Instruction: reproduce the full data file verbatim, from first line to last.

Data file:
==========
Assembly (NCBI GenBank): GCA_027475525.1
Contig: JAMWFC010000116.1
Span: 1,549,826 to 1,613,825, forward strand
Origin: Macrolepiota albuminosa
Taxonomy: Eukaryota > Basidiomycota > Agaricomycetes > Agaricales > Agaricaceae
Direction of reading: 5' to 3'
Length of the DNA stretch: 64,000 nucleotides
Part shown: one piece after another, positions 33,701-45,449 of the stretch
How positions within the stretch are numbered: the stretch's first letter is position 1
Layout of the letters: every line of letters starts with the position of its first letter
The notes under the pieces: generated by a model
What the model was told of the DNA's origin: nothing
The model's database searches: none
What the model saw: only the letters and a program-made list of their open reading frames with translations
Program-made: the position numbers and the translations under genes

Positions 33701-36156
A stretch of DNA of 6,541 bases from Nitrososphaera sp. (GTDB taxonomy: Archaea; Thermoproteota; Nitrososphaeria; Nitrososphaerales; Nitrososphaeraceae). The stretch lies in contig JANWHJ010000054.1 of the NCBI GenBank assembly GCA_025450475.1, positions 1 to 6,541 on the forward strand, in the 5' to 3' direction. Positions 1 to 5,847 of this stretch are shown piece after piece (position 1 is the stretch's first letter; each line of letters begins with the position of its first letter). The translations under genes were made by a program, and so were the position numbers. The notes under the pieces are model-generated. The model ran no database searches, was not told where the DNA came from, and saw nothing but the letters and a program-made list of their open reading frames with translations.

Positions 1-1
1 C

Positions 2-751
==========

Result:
Assembly (NCBI GenBank): GCA_027475525.1
Contig: JAMWFC010000116.1
Span: 1,549,826 to 1,613,825, forward strand
Origin: Macrolepiota albuminosa
Taxonomy: Eukaryota > Basidiomycota > Agaricomycetes > Agaricales > Agaricaceae
Direction of reading: 5' to 3'
Length of the DNA stretch: 64,000 nucleotides
Part shown: one piece after another, positions 33,701-45,449 of the stretch
How positions within the stretch are numbered: the stretch's first letter is position 1
Layout of the letters: every line of letters starts with the position of its first letter
The notes under the pieces: generated by a model
What the model was told of the DNA's origin: nothing
The model's database searches: none
What the model saw: only the letters and a program-made list of their open reading frames with translations
Program-made: the position numbers and the translations under genes

Positions 33701-36156
A stretch of DNA of 6,541 bases from Nitrososphaera sp. (GTDB taxonomy: Archaea; Thermoproteota; Nitrososphaeria; Nitrososphaerales; Nitrososphaeraceae). The stretch lies in contig JANWHJ010000054.1 of the NCBI GenBank assembly GCA_025450475.1, positions 1 to 6,541 on the forward strand, in the 5' to 3' direction. Positions 1 to 5,847 of this stretch are shown piece after piece (position 1 is the stretch's first letter; each line of letters begins with the position of its first letter). The translations under genes were made by a program, and so were the position numbers. The notes under the pieces are model-generated. The model ran no database searches, was not told where the DNA came from, and saw nothing but the letters and a program-made list of their open reading frames with translations.

Positions 1-1
1 C

Positions 2-751